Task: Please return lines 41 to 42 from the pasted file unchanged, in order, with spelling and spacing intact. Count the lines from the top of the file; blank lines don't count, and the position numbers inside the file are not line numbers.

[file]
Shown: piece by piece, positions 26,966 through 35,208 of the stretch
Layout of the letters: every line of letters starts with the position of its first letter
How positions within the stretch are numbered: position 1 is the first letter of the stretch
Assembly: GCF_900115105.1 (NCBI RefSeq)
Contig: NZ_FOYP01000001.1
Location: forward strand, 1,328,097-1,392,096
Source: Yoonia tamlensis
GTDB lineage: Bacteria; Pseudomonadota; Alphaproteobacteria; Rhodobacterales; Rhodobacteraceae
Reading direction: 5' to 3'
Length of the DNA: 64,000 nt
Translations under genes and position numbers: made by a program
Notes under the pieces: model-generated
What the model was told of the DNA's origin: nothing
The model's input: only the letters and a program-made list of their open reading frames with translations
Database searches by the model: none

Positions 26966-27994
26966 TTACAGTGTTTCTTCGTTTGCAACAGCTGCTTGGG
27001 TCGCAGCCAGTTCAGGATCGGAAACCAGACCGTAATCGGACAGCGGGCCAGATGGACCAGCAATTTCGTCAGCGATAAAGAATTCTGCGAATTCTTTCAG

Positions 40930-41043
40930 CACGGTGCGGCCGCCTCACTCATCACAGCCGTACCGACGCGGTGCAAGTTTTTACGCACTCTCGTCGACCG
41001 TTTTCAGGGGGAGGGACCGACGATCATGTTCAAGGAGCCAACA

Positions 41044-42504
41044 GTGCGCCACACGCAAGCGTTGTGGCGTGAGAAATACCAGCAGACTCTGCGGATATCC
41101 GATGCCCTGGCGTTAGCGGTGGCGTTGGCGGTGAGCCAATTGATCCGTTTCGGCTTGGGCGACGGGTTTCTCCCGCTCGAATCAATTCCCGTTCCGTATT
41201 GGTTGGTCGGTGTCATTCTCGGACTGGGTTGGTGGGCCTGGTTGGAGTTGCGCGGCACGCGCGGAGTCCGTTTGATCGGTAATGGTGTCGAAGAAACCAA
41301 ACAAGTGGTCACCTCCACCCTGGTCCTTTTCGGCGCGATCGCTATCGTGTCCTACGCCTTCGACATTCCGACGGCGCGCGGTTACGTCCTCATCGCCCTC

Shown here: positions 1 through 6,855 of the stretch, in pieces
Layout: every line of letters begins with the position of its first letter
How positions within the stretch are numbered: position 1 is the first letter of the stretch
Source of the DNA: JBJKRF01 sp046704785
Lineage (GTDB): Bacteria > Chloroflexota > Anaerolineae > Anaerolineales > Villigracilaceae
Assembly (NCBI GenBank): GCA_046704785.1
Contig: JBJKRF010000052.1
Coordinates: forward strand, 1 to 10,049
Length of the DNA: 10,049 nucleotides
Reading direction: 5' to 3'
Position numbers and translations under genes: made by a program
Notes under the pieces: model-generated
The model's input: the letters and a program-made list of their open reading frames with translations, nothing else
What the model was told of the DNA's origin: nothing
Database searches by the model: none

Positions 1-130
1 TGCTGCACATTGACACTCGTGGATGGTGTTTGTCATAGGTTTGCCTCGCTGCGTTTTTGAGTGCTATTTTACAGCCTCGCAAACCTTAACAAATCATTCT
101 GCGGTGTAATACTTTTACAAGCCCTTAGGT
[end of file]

Database searches by the model: none

Positions 1-130